[ppml] 2005-1 status

Stephen Sprunk stephen at sprunk.org
Mon Jan 30 17:45:39 EST 2006

Thus spake "Kevin Loch" <kloch at hotnic.net>
> Stephen Sprunk wrote:
>> Are we really proposing that a leaf organization get a /48 per location?
> My memory of the last meeting is a bit foggy but I distinctly remember
> that as a suggestion by several people.  I think it came out of the
> "one size does not fit all", and "host counts are stupid, why not
> count subnets or locations" train of thought.

I agree that one size doesn't fit all, but I think it's more relevant to 
count the number of subnets than the number of street addresses (or hosts).

>> Think about it: McDonalds would qualify for a /31 (or so) under this
>> proposal, as much or more than most ISPs.  They'd be able to
>> assign a /64 to _every hamburger they sell_, not just the stores.
>> While I'm sure that would be entertaining, is this a reasonable policy
>> direction?
> I'm not privy to how they connect their resturaunts.

I'm not either; I just picked a random large company I don't have an NDA 

> It is conceivable that each franchise would be responsible for getting
> internet service on their own.  In that case you would have a /48 per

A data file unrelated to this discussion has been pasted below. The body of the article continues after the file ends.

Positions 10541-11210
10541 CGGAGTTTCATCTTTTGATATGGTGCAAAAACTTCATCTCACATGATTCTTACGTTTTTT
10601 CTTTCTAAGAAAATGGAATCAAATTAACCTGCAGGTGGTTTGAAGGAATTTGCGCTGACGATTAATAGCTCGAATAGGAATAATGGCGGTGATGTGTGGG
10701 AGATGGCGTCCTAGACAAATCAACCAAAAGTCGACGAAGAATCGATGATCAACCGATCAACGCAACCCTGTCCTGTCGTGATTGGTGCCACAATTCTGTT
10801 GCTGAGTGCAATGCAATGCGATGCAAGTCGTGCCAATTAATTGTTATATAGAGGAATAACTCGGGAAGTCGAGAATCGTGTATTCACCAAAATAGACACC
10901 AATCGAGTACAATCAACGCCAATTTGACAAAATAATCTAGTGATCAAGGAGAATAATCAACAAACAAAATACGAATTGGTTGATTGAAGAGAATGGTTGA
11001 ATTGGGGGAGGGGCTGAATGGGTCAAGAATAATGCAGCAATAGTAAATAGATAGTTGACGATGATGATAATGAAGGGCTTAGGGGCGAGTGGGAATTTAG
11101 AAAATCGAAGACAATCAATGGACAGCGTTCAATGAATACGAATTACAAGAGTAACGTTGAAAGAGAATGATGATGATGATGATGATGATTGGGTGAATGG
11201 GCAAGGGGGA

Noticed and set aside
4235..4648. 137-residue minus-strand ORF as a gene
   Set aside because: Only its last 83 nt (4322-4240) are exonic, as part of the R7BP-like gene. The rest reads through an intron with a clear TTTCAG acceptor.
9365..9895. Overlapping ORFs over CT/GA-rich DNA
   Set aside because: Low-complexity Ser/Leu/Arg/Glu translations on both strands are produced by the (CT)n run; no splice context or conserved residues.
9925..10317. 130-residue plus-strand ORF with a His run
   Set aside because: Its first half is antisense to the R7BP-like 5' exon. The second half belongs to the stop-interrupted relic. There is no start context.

> restaurant.

It is typical (I'm not aware of any exceptions, but I'm sure there is one 
somewhere) for large chains to provide a private FR/ATM/MPLS network 
connection to each location, regardless of whether it's owned or a 
franchise, with multihomed Internet access points at several regional data 

However, if McD's franchisees were to acquire their own Internet access, 
they'd almost assuredly be in an ISP's PA space, so they're a moot point. 
The owned stores (30% of locations) would still be enough for McD's to get 
an absurdly large PI allocation under this proposal, though.  That's what 
I'm addressing (no pun intended) here: giving McD's a /64 for every burger 
they sell is excessive (or Starbucks and lattes, etc).  Sure, there's a lot 
of IPv6 space, but do we need to go out of our way to assign it all?

> If The parent corp was providing IPv6 to each resturaunt they could
> become an LIR, get a /32 and issue /48's to franchisees who are separate
> organizations.

Good point; if McD's decided to be an ISP, they could easily get PI space 
under existing policies.  Bad choice of example, I now see, but the argument 
in general is still valid if you ignore franchises and/or if the parent org 
doesn't want to be an LIR.


Stephen Sprunk        "Stupid people surround themselves with smart
CCIE #3723           people.  Smart people surround themselves with
K5SSS         smart people who disagree with them."  --Aaron Sorkin 

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